Well, so the hard cover, it's wrapped by the jacket, so generally, it remains hidden unless you take the jacket off and open the book, if you're one of those--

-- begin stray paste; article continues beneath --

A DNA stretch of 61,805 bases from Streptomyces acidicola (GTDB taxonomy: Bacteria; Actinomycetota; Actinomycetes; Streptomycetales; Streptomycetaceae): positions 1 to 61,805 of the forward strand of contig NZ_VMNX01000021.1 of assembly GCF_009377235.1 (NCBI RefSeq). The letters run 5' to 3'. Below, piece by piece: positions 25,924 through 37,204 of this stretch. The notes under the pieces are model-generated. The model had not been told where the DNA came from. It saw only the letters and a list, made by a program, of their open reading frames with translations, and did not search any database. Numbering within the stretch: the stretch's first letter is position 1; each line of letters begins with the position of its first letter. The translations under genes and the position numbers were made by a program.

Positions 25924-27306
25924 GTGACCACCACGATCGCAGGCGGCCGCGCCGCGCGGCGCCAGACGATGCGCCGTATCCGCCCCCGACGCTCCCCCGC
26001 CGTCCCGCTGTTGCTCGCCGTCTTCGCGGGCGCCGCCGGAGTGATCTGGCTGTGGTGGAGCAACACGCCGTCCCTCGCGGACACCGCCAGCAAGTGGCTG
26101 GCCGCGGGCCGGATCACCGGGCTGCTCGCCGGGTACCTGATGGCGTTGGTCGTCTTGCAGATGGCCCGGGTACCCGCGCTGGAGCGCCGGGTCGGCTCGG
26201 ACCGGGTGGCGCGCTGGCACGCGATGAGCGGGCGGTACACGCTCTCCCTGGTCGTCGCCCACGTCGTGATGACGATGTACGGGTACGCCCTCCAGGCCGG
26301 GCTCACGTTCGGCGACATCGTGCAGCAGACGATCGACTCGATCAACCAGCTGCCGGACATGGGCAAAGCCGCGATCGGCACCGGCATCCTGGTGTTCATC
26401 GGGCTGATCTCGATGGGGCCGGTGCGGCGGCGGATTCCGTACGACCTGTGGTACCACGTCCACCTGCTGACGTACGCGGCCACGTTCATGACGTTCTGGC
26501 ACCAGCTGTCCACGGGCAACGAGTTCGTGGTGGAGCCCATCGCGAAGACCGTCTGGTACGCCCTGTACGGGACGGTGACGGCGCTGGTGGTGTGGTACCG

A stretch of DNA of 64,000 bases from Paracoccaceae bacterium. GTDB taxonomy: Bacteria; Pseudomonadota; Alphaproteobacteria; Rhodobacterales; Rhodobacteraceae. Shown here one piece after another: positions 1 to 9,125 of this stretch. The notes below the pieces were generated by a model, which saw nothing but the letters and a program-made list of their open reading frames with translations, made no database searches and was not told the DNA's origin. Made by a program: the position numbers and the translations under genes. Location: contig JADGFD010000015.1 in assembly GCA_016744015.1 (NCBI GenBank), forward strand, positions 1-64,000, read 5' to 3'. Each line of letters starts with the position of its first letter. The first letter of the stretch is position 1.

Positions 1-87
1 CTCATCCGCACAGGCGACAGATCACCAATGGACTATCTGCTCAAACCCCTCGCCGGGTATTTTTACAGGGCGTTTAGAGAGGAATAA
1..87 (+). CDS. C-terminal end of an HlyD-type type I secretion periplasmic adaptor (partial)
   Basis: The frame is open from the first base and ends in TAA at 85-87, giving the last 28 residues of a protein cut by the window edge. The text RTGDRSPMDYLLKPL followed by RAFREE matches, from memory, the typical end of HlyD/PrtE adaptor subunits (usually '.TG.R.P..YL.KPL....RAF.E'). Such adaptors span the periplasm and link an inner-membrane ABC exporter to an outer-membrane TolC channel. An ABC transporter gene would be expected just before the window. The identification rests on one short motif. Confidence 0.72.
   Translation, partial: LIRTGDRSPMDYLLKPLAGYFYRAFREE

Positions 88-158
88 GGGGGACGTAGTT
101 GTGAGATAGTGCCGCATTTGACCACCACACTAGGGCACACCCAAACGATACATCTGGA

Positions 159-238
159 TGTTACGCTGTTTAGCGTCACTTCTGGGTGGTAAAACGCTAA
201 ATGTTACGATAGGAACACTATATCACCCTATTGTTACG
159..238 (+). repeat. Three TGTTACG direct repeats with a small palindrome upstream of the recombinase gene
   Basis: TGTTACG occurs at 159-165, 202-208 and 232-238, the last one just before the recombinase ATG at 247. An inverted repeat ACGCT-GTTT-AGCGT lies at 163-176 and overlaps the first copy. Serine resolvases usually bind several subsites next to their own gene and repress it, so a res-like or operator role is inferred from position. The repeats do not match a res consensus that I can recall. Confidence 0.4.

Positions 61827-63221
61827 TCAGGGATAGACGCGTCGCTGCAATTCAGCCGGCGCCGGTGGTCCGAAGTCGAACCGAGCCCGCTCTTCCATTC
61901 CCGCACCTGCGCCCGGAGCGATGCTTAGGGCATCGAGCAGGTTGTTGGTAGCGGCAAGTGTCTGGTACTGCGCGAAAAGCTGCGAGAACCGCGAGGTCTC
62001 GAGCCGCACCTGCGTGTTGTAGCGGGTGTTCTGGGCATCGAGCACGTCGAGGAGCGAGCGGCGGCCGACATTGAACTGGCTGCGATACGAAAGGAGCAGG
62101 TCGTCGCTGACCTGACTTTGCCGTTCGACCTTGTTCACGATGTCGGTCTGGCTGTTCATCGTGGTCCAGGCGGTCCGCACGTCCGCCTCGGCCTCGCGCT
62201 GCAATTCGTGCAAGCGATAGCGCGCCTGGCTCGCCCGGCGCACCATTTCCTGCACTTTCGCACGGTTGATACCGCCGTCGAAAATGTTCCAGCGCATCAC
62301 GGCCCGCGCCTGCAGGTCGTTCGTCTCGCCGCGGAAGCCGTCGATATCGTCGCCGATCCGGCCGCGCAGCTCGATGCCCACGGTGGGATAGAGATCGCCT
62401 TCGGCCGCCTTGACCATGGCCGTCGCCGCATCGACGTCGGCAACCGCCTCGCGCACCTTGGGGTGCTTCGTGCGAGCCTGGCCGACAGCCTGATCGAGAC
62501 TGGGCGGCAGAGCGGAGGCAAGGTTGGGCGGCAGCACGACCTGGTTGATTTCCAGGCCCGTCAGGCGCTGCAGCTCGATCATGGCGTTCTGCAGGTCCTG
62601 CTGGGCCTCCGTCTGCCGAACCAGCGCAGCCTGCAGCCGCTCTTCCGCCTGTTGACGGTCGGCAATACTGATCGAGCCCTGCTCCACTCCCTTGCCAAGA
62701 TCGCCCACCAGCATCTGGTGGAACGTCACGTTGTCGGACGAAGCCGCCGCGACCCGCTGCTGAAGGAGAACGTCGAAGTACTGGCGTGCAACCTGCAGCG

And it wouldn't print a photo on the cloth, that would be under.